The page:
L.A. officials take new aim at Allenco drill site near USC

A man jogs past a gate to an oil production site operated by Allenco Energy Inc. in the University Park neighborhood in 2013, shortly after operations there were suspended.
(Francine Orr / Los Angeles Times)

Under a new plan being floated at City Hall, officials could try to block the reopening of a South Los Angeles oil site where neighbors once complained of nausea, nosebleeds and other ailments.

The idea germinated last year, when Councilman Gil Cedillo said he wanted the city to use a rarely exercised power under its Municipal Code to cancel “oil drilling districts” that were no longer active. Such districts cover areas where oil and gas drilling has been authorized by the city.

Cedillo was specifically eyeing the Allenco Energy Inc. site, which halted operations nearly five years ago amid a public outcry.


Federal and local investigations had been launched, and environmental officials had been sickened by fumes while visiting the site roughly half a mile north of USC. After the Allenco site shut down, City Atty. Mike Feuer sued and got a court order that requires Allenco to follow new requirements if it wants to restart operations.

That has not reassured community activists, who have called on the Roman Catholic Archdiocese of Los Angeles, which owns the University Park site, to shutter it permanently.

If it reopens, “we fully expect that the neighborhood residents will still get sick,” said Rabeya Sen, policy director for the nonprofit Esperanza Community Housing.

In a recently released report, Petroleum Administrator Uduak-Joe Ntuk said that the drilling district that covers the Allenco site did not meet city requirements to be terminated for inactivity, as Cedillo had initially suggested. However, Ntuk said that under the City Charter, council members could simply repeal the drilling district.

A Los Angeles City Council committee focused on energy and environmental issues voted Tuesday to back that idea, sending it to the council for approval. Cedillo said the move would kick off a complicated process that could potentially prevent oil operations at the Allenco site, but that he hoped the city could reach a simpler solution.


“My preference is to negotiate a solution that everyone can sign off on, rather than get caught up in a bureaucratic process,” Cedillo said, suggesting that the site could be repurposed for housing.

Allenco did not respond to emails seeking comment on the proposal. The archdiocese said that under its leasing agreement with the company, it does not have the right to shut down the site, despite public statements by Ntuk that the organization could terminate the lease.

Nonetheless, “we are working with the city and Allenco to find an alternative use for the site that is in the best interest of the community, royalty holders and all other stakeholders,” said Itzel Magana, media and public relations manager for the archdiocese.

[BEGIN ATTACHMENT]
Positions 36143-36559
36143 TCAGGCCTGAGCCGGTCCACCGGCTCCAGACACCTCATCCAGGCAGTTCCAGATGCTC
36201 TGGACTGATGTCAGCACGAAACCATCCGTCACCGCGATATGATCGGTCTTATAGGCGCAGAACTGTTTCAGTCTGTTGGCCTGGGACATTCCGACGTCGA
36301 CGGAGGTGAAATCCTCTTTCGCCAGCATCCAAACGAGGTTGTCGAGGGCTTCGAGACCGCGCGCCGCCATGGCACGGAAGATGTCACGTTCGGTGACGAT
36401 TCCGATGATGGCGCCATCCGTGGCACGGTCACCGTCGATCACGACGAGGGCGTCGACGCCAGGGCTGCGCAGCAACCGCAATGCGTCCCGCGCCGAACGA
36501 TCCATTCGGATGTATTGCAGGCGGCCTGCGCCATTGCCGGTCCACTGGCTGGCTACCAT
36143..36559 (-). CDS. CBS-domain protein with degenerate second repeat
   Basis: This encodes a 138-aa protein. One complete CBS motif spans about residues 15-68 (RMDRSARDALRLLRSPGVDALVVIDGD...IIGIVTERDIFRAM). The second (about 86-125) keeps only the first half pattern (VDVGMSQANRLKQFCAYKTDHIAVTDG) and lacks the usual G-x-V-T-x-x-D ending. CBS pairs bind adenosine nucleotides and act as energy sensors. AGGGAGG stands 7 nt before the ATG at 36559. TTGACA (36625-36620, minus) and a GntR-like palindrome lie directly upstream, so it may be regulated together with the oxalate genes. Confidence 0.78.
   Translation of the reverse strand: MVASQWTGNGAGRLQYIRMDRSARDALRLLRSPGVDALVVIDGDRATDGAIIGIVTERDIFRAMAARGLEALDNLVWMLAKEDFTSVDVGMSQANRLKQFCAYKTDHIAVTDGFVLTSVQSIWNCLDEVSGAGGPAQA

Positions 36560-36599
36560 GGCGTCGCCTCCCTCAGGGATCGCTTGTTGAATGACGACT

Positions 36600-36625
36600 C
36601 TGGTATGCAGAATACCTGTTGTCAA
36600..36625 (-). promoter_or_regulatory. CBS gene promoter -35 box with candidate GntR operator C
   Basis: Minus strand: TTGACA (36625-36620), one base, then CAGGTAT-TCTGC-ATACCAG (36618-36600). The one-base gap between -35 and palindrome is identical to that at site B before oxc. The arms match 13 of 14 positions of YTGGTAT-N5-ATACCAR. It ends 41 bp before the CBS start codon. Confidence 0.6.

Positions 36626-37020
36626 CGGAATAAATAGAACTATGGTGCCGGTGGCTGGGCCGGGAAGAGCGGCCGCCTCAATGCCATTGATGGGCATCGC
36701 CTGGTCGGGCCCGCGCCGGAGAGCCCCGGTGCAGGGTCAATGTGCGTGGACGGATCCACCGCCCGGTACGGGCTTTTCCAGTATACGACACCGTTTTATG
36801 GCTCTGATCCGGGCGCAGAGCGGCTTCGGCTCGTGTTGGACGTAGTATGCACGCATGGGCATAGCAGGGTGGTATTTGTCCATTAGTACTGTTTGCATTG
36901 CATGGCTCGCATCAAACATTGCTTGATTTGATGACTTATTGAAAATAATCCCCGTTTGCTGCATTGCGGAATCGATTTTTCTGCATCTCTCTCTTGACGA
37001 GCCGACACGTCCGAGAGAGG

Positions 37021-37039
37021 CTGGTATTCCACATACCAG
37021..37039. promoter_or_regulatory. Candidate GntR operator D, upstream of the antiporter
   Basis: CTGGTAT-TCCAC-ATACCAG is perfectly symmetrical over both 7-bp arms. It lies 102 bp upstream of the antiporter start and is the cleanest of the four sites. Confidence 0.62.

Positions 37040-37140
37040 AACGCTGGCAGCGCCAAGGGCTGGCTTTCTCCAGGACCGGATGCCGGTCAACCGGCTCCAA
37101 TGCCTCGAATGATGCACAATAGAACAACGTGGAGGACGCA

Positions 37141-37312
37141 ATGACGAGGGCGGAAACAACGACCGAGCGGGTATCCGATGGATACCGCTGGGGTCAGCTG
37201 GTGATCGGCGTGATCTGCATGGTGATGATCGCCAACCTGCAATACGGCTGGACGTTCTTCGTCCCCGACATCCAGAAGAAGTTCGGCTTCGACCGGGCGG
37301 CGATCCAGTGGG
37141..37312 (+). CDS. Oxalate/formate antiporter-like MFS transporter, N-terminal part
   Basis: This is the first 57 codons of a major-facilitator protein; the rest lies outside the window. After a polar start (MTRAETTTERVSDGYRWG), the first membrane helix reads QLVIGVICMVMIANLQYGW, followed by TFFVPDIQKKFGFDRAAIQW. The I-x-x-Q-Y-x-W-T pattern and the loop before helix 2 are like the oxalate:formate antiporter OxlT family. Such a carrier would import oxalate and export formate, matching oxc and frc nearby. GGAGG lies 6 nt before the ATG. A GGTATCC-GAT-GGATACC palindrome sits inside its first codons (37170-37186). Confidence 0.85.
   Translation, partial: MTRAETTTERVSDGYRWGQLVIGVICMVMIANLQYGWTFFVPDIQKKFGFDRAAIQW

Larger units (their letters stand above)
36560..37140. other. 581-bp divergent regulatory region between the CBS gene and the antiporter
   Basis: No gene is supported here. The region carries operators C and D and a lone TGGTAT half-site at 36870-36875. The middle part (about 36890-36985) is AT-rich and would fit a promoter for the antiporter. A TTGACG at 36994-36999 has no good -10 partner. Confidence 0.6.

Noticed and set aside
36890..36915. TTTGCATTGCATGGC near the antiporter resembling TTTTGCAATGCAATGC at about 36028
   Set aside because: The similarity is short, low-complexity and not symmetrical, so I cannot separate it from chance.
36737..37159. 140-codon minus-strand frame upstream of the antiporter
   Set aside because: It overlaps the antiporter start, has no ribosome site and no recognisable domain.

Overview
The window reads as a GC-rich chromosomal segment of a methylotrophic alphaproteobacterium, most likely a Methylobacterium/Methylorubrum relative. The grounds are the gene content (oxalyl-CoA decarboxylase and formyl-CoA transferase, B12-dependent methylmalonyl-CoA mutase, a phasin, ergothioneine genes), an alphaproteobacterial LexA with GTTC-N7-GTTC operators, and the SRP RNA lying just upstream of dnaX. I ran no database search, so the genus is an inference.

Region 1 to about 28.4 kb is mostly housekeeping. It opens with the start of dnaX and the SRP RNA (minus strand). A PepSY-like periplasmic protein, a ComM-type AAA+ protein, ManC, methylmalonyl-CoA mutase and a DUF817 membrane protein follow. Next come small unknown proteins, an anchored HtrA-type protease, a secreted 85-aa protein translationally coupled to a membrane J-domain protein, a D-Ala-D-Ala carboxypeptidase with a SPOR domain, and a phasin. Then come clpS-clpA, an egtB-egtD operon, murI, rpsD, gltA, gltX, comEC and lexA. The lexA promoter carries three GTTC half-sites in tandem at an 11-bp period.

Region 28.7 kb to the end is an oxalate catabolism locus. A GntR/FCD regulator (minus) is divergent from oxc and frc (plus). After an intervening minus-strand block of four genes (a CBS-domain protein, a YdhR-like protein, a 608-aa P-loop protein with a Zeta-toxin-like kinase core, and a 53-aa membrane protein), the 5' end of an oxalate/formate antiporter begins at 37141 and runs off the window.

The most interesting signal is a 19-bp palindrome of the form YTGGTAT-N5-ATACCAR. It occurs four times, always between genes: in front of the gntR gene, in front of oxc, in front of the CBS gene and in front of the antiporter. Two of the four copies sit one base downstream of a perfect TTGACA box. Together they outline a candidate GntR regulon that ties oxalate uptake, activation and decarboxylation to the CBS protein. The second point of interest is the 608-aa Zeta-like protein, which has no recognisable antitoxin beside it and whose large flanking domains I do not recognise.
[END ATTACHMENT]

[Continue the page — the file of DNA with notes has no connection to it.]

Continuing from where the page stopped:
The committee also tentatively backed plans Tuesday to initiate a new system of annual inspections of oil and gas sites across Los Angeles. Ntuk argued in a report that such a program would help prevent leaks and spills, reduce the risk of equipment breakdowns and ensure that sites were in line with safety regulations.

The city has been hampered by a decentralized system of inspections carried out by different departments that have no clear way to coordinate with each other, Ntuk wrote. Under the proposed program, city inspectors would visit oil and gas wells and production facilities, check that sites are being run in line with city requirements, and track permits and other records for each facility.

City Councilman Paul Koretz said that while other agencies already inspect oil and gas sites, he thought they had “been falling down on the job.”


“They don’t have to live with the mistakes in L.A. — we do,” Koretz said.

The idea has spurred questions about whether L.A. could overstep its legal authority. In a letter to city officials, Southern California Gas Co. argued that its facilities would not be subject to the new system of inspections because it is a public utility regulated by the California Public Utilities Commission, which “precludes the city from imposing new or supplemental regulations” on its facilities.

Ntuk told committee members that the city was still researching those issues.

Rock Zierman, chief executive of the California Independent Petroleum Assn., said in a statement Tuesday that the industry “is already under the toughest regulations in the nation,” but that his group was open to the city joining other government agencies to inspect sites, as long as proposed changes were fully vetted publicly.

At Tuesday’s meeting, others raised concerns about stiffening city rules on the industry. Some environmental and community activists have pressed for new restrictions that would eliminate oil and gas production near L.A. homes and schools. That idea, which was not part of the approved proposal, has alarmed industry and some labor groups.

Driving the petroleum industry away would send it to countries with less oversight, they argued. “Let’s keep the jobs local, the workers and residents safe, and the environment closely monitored, rather than send the industry off to Third World countries,” said Gus Torres, a business representative for United Association Local Union 250, which represents pipe fitters.

If the council backs the plans for the new inspection program, city attorneys would draft an ordinance to create it, which would come before lawmakers for approval.


Twitter: @AlpertReyes